Album Review: Furnace and the Fundamentals – A Very Furnace Christmas

[Bird's Robe; 2021]

Christmas is a lot of things and to everyone it’s different. Some focus on the gathering of family, others primarily on the eating of seasonal food and drink, and there are even those who just like to buy and receive presents. It can be melancholic, sure, especially as you get older and/or start reckoning with the materialistic nature and commercialisation of the whole holiday season. But, going back to its roots, isn’t the whole thing meant to be about joy? Should Christmas not be about having a good time, in whatever way you see fit? Eat loads of mince pies, watch cheesy Christmas movies, or go out caroling in the snow. It’s “joy to the world” after all, not “destroy to the world.”

Furnace and the Fundamentals understand this. If not, they definitely believe it. The Australian band have been described as “humanity’s most exhilarating dance party” and they seem to exist primarily to make you have a great fucking time during the festive season. Their main weapon? A collection of popular songs reimagined with alternate lyrics to fit in with / offer an alternative from all your “Here Comes Santa Claus” and “Santa Baby”s.

Originally released in 2019 but now enjoying a worldwide physical release (complete with a few extra tracks), Furnace and the Fundamentals’ all too simply and fittingly titled A Very Furnace Christmas album is the band’s attempt to alleviate any Christmas woes and dread. A bright, flashy, and earnest blast of festive cheer through songs you already know, the album may be sickly, tacky and all too seasonal, but is still a lot of fun.

If there’s a popular song from the past 50 or so years, then Furnace and the Fundamentals are on it, rewriting it and adding a hearty dose of sleigh bells to make it acceptable to play on December 25th. “YMCA”? It now comes complete with the ding dong of church bells, even though the message at the heart of the song (“There’s no need to be unhappy”) remains the same. Paul Simon’s “Call Me Al” is now a full on party banger, horns blazing and readying crowds for a conga line; “You can call him Santa / ‘Cause Santa is the king of the impossible,” lead singer Furnace declares with a boundless dose of enthusiasm. Even Coldplay’s “Yellow” gets thrown into the mix, albeit as a prelude to the aforementioned song, but now an anthemic ballad about believing in (you guessed it) Santa.

This is the nature of the beast here. Furnace and the Fundamentals are the guys who not only replied to those ‘replace the word in a song title with “Christmas”‘ tweets, but also went and wrote the actual songs. The templates are set, all they have to do is set glee and joy to 11 for it to hit as intended.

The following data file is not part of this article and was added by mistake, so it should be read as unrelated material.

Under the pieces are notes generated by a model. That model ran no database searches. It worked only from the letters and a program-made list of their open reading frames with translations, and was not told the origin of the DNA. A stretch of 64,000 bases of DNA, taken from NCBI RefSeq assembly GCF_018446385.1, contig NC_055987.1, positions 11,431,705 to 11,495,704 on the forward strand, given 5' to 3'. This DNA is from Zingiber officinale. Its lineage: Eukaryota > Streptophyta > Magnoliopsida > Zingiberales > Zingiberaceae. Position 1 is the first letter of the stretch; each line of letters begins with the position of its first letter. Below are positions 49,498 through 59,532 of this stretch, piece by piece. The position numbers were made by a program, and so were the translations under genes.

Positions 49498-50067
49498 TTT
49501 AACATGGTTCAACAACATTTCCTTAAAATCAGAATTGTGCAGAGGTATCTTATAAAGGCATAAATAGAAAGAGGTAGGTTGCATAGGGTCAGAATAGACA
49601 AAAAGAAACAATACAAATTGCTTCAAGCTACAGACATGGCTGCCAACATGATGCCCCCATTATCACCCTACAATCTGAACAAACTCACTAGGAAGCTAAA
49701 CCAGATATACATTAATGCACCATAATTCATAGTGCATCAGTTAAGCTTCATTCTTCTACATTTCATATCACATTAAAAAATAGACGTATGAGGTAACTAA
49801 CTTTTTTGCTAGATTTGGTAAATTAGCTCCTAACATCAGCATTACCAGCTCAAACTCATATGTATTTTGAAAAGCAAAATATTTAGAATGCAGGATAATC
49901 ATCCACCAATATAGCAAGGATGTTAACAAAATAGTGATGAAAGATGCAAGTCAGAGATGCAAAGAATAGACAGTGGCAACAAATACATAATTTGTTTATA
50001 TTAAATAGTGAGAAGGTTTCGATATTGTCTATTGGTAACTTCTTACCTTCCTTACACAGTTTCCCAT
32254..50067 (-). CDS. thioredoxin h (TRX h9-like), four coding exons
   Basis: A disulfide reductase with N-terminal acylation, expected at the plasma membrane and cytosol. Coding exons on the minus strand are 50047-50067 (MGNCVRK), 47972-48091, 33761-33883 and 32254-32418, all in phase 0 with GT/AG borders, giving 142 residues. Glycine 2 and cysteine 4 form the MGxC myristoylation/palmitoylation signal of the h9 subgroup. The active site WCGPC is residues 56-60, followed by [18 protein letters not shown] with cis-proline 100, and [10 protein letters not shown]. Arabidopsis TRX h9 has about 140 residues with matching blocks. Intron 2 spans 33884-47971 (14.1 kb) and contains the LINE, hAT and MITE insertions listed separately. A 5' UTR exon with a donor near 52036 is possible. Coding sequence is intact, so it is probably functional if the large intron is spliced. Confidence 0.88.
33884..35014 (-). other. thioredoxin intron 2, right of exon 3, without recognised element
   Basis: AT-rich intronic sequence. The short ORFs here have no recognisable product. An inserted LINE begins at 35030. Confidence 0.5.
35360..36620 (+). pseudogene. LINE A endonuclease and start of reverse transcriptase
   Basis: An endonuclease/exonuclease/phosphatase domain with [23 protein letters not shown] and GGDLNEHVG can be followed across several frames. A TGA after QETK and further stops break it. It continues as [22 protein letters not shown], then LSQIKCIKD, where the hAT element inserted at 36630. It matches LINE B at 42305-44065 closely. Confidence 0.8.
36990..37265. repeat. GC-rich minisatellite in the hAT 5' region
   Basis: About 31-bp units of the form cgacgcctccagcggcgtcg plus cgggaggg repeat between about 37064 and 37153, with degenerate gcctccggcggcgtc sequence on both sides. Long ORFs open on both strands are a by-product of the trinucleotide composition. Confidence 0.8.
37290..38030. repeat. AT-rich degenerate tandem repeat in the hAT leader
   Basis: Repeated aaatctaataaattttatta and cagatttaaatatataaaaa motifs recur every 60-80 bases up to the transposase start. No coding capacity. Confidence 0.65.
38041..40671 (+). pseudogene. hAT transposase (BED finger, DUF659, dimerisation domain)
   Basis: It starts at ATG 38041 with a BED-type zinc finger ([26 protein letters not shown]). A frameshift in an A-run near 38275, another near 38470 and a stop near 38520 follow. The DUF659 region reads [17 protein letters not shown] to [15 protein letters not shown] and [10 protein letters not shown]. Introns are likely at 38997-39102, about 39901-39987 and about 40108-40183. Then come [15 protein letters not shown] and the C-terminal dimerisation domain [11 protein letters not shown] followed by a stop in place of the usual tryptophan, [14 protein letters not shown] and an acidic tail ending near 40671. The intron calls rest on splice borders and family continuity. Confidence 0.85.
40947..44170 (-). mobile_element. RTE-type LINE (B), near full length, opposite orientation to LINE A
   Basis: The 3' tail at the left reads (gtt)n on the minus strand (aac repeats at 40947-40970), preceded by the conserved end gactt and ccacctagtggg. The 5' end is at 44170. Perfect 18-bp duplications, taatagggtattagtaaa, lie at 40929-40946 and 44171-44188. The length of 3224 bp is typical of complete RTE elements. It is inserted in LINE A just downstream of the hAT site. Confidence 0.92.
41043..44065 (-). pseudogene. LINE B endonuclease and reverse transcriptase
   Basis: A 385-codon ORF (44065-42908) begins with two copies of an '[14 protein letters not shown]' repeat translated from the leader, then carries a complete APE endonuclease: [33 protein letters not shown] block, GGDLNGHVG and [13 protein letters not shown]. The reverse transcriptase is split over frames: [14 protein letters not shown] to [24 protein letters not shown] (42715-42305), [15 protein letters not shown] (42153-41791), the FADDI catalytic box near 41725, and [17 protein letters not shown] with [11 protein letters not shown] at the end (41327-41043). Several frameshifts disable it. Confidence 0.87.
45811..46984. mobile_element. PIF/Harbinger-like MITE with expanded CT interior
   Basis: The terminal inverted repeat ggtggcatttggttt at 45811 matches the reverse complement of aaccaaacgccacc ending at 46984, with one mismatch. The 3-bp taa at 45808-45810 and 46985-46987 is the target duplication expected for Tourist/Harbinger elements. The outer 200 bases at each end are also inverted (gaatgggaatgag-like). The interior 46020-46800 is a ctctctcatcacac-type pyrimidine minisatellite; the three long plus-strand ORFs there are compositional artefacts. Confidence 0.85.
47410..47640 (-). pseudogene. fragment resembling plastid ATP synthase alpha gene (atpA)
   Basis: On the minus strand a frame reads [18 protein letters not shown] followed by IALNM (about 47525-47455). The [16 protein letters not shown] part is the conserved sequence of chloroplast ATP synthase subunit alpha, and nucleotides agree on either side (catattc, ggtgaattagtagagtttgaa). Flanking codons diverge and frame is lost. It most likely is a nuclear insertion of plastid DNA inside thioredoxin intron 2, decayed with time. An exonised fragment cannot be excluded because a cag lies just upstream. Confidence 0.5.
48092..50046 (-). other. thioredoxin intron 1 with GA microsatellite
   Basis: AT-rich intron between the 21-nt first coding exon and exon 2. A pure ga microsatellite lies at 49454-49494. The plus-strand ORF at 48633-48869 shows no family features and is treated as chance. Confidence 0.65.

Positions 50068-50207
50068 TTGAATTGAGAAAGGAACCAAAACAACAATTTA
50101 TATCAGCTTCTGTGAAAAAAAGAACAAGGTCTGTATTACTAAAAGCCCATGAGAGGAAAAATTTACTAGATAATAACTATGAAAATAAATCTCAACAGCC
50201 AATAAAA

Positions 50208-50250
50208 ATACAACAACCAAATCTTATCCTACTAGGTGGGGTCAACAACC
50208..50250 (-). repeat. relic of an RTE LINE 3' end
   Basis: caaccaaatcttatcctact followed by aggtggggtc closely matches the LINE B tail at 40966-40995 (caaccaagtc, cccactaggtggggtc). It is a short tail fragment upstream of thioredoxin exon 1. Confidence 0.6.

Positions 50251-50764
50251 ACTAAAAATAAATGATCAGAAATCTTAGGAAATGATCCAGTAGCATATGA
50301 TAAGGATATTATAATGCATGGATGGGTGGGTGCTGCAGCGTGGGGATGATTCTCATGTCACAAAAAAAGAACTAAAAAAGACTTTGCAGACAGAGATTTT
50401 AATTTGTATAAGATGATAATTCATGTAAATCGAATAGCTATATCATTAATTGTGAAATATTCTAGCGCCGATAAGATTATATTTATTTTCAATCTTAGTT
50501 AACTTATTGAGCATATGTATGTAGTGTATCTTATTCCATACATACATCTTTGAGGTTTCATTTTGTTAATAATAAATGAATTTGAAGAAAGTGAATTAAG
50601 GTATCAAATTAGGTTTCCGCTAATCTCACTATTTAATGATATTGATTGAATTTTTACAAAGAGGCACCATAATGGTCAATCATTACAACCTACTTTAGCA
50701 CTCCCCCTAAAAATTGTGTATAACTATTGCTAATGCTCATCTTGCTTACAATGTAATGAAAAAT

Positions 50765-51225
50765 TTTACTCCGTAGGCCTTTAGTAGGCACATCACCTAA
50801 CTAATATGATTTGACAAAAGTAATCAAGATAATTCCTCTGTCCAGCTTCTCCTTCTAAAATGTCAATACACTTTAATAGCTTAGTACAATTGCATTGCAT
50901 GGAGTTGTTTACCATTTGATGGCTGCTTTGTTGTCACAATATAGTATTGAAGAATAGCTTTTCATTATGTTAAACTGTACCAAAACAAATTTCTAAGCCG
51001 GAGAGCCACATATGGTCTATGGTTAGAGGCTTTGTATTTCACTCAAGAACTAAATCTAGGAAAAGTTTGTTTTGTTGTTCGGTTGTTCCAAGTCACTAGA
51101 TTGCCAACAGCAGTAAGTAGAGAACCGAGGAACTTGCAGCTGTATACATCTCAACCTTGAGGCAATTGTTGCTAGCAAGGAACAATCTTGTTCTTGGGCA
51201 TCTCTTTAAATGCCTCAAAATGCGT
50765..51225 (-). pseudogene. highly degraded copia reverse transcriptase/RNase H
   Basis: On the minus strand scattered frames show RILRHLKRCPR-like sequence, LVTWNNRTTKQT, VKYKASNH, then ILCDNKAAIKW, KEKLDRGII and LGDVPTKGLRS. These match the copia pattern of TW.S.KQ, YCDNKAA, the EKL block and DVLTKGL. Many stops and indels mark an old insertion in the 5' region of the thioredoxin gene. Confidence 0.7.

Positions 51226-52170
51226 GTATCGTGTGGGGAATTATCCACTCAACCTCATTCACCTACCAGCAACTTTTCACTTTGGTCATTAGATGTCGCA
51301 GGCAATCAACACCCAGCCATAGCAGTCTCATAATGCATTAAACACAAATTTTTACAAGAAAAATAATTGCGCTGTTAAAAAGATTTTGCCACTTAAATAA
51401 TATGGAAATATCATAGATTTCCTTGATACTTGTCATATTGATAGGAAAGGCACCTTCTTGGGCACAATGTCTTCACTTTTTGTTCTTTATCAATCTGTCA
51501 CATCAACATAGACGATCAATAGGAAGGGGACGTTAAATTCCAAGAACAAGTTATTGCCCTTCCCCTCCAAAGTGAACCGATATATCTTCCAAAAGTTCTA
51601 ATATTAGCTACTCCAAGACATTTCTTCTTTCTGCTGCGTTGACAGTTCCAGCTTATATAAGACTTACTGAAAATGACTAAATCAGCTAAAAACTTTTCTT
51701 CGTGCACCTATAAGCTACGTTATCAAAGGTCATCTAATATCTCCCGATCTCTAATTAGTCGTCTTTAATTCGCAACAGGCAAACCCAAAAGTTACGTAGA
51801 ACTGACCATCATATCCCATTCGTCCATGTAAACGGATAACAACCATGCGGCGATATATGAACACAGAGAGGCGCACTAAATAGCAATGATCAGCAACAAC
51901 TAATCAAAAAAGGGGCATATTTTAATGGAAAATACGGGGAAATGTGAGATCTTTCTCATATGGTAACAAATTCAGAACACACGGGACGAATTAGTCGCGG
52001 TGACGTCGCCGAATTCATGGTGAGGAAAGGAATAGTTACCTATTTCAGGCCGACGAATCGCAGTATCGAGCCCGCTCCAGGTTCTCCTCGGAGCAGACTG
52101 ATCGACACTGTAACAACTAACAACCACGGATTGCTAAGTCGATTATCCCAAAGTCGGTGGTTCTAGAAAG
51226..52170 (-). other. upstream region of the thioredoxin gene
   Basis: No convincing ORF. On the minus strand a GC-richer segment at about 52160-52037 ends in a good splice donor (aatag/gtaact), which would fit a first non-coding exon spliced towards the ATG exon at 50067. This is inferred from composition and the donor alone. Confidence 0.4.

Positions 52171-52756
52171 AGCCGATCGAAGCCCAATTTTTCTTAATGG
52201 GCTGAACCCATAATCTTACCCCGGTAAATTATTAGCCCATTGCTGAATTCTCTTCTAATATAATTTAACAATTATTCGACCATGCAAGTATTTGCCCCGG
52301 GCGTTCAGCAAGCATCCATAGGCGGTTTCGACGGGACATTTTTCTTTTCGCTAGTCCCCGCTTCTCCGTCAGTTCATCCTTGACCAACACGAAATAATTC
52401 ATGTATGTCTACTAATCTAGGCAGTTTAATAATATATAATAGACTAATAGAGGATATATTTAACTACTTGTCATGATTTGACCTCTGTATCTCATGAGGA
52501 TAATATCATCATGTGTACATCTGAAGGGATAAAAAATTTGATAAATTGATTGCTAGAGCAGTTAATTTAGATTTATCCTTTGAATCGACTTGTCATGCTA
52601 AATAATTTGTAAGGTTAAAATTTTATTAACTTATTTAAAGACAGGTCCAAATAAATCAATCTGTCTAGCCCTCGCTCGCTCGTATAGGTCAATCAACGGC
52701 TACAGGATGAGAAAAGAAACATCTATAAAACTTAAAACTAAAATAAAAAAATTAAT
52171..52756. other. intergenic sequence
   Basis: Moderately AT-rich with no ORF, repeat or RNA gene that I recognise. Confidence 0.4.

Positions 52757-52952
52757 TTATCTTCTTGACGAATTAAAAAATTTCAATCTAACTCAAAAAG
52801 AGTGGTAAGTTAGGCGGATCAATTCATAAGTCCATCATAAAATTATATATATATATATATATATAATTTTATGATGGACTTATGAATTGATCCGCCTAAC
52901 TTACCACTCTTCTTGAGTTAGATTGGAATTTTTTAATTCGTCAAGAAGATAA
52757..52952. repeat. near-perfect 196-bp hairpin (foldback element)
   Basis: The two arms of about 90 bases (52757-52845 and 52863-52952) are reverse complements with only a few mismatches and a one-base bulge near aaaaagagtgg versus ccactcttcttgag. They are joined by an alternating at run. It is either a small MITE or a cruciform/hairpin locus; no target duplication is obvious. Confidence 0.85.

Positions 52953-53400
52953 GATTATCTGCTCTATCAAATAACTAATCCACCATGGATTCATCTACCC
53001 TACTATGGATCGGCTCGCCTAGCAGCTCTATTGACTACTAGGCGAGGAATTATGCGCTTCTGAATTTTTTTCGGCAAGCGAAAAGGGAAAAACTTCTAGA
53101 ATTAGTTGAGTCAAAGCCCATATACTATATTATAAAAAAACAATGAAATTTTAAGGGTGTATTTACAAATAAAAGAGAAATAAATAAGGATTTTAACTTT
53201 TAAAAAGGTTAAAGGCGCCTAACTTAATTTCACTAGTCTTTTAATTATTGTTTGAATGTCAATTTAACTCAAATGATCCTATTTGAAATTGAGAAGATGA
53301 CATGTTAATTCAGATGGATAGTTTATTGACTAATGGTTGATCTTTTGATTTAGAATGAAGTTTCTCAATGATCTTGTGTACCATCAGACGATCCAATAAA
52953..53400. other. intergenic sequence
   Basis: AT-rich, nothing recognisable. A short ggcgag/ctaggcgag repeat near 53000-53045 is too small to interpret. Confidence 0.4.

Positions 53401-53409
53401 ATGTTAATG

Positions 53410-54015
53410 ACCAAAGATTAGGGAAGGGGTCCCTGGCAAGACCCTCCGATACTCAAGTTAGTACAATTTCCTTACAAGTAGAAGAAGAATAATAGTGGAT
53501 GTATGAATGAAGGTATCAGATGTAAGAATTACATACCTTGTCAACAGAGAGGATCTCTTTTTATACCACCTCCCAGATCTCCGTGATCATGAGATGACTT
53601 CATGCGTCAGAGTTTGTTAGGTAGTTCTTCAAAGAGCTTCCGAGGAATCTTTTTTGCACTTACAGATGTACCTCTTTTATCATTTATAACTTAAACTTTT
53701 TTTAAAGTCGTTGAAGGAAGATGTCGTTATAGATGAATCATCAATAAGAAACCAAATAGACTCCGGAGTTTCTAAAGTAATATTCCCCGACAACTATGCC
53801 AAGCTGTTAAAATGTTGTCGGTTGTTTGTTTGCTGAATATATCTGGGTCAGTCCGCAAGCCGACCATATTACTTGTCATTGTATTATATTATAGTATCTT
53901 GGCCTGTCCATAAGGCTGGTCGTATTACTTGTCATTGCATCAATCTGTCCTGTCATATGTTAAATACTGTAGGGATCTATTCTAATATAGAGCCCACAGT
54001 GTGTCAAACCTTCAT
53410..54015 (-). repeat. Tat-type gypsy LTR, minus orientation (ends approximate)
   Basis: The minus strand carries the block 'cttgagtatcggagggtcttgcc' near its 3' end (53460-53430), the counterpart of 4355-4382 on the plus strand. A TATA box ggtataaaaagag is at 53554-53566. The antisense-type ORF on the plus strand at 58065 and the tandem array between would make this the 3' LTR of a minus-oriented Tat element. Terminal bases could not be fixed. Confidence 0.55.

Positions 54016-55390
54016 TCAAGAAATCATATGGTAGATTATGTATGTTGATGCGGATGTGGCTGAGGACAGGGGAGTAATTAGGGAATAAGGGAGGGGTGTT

Sometimes it’s a little tedious, and the six-piece seem to have chosen party rousing songs to shoehorn Christmas words into (“Shout”, “Just Can’t Get Enough”). Most of the tracks here feel like festive punchlines that don’t so much seek to amuse as they do to entertain in the most simple way. ‘Hey, they’re singing about Christmas!’, they seem to wish to elicit from listeners in a Ryan George-like manner. After a couple of tracks the jig is very obviously up, so the surprise is gone like a fart through hemp pajamas – but that doesn’t stop the band’s boundless aim to please

Are Furnace and the Fundamentals a glorified karaoke band, then? It’s easy to make the case. But what’s simpler (and nicer) is to say that they are a party band. The kind you would find in a pub or club, and if you were surrounded by revelers and your festive spirit was low (or high, I guess), then they would likely get a smile plastered on your face by the end of the night. It’s infectious, and even though it would be great to see some original work from the band (as they are obviously talented players), they do have moments of ingenuity on A Very Furnace Christmas. Merging a band roll-calling “Carol of the Bells” seamlessly into “Gangsta’s Paradise (“Been spending most our lives / waiting for December 25”) is something of a masterstroke. “Giving In The Name Of” (Rage Against the Machine’s “Killing In The Name Of”, as you likely suspected) is goofy and obvious, but stupid fun, much like the hammy “Reindeer”, a take on Ginuwine’s “Pony” complete with “Careless Whisper” solo because of course.

Look, I don’t want to be a Scrooge about this album. It’s fun, right? You’ll probably only play it a couple of times during one short period of the year, only perhaps as a relief from the old familiar songs, or for the sheer novelty of hearing a festive take on “The Longest Time” or “(I’ve Had) The Time of My Life”. And that’s what you have to give Furnace and the Fundamentals kudos for: they’re trying to make all the traditional carols and songs that bit more bearable with some variation. When they do do a take on one of the classics, it’s mostly just as a passing regard to them; “Jingle Bells” is hurried through for what feels like both fun and a desire to hasten by an obligatory pit stop, while their perfectly acceptable vocal arrangement of “Silent Night” is nothing more than a prelude to “You Shook Me All Night Long”.

Similarly, the band didn’t need to make “Bohemian Rhapsody (Christmas Version)” it’s own 48 second track when it’s just an amusing stop point in their recasting of the annoyingly infectious “Sweet Caroline” (“It’s Christmas time BA BA BA” – there, it’s in your head now too). Nor did they really need to make a yuletide version of “Shout”. But they did, because for a brief moment – whether you’re hearing it on record or at one of thier live shows – it brings a stupid bit of joy into the world. After all, that’s been the ethos of Christmas for so long, and while we all might have our own personal attitude to this festive season, Furnace and the Fundamentals – with Christmas jumpers, costumes, and sugary covers of classics at hand – intend to adhere to this advice. Joy to the world, and then some.